Hyundai Motor enters MoU with H2 Energy for 1,000 heavy-duty fuel-cell trucks and renewable hydrogen
21 September 2018
Hyundai Motor Company has entered into a Memorandum of Understanding (MOU) with Swiss hydrogen company H2 Energy (H2E). Beginning in 2019 and over a five-year period, Hyundai Motor and H2 Energy will provide 1,000 heavy-duty fuel cell electric trucks (earlier post) and an adequate supply chain for renewable hydrogen.
The fuel cell electric truck is being developed according to European regulations. It features a new 190 kW hydrogen fuel cell system with two fuel cell systems connected in parallel, also a feature of NEXO. It is expected to deliver a single-fueling travel range of approximately 400 km (249 miles), and in order to secure sufficient range, eight large hydrogen tanks are being compactly installed, utilizing areas such as between the cabin and the rigid body.
The fuel cell electric truck features a distinctive design. It is presented in a simple and clean design which is also aerodynamically efficient, and features a spoiler and side protector.
The front grille symbolizes hydrogen through geometric shapes, giving the vehicle a unique and powerful look. The vehicle emanates an eco-friendly look with a blue color application and a bold side body graphic on the container, which also visualizes its dynamic character.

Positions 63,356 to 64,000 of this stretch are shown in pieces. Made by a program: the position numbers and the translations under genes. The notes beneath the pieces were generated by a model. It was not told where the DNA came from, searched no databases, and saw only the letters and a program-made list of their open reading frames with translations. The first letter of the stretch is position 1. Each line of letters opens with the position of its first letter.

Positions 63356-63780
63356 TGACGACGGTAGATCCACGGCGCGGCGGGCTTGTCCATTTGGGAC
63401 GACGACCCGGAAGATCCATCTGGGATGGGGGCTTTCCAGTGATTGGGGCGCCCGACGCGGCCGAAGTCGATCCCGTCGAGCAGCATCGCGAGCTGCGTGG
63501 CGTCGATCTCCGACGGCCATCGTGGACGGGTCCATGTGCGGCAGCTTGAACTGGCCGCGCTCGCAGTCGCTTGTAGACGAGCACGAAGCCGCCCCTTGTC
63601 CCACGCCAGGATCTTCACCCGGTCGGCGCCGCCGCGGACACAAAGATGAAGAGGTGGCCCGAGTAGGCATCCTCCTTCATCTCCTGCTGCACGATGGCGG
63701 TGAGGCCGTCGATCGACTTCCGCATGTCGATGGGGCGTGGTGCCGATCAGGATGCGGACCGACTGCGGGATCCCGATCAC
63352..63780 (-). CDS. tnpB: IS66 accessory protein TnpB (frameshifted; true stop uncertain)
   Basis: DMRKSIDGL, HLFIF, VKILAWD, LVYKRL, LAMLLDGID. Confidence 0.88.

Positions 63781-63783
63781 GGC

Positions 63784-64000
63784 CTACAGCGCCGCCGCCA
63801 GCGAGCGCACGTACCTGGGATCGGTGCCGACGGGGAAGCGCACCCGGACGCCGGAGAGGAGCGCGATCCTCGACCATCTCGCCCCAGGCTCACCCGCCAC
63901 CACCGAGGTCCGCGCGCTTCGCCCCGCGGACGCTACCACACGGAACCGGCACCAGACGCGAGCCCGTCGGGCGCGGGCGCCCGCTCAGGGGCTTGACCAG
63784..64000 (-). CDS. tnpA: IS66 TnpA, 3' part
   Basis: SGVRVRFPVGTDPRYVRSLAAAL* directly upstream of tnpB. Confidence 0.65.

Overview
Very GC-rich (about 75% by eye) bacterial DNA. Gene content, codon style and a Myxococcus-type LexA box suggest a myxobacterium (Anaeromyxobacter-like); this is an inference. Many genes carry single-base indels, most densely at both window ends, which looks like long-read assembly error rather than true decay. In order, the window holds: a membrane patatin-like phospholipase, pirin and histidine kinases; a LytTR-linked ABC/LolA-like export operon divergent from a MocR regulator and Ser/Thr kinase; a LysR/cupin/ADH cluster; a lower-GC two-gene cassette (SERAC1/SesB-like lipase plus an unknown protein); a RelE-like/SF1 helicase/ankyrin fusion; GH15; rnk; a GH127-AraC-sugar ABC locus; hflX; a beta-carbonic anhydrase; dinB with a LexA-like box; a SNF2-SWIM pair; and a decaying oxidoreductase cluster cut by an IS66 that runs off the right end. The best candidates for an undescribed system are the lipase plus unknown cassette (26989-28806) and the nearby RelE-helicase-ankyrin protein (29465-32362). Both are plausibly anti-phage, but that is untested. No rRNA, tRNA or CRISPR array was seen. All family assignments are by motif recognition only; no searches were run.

The supply of a fleet of fuel-cell electric trucks to H2 Energy marks Hyundai Motor’s first expansion of its FCEV leadership into the eco-friendly commercial vehicle sector. Hyundai introduced the world’s first mass-produced fuel cell electric vehicle, the Tucson Fuel Cell in 2013, and released NEXO FCEV this year.
The MOU signing ceremony took place in the IAA Commercial Vehicles 2018 exhibition’s convention center and was attended by key individuals from each company, including Hyundai Motor’s Executive Vice President and Head of Commercial Vehicle Division, In Cheol Lee, as well as Chairman of H2E, Rolf Huber.
H2 Energy is a company specializing in the production and supply of renewable hydrogen in Switzerland, with business subsidiaries in Germany, Norway and Austria. The company is experienced in the roll-out of an optimized hydrogen ecosystem, which focuses on commercial viability for all stakeholders.
H2 Energy plans to make Hyundai’s fuel cell electric trucks available to its Swiss customers starting with the dedicated members of the Swiss H2 Association, which includes several refueling-station operators, retailers and other customers focusing on eco-friendly innovative solutions for logistics and goods distribution.
To cater to growing opportunities in the sector, Hyundai plans to diversify its fuel cell electric commercial vehicle line-up. Currently under development is the medium-sized fuel cell electric truck (Payload: 4~5 ton) which can be used in the public services domain such as vehicles used for cleaning.
Hyundai Motor also introduced fuel cell electric express buses during the PyeongChang Olympics in South Korea last February and is currently conducting a pilot operation with fuel cell electric buses in South Korea’s major cities, whilst reviewing plans for mass production by 2020.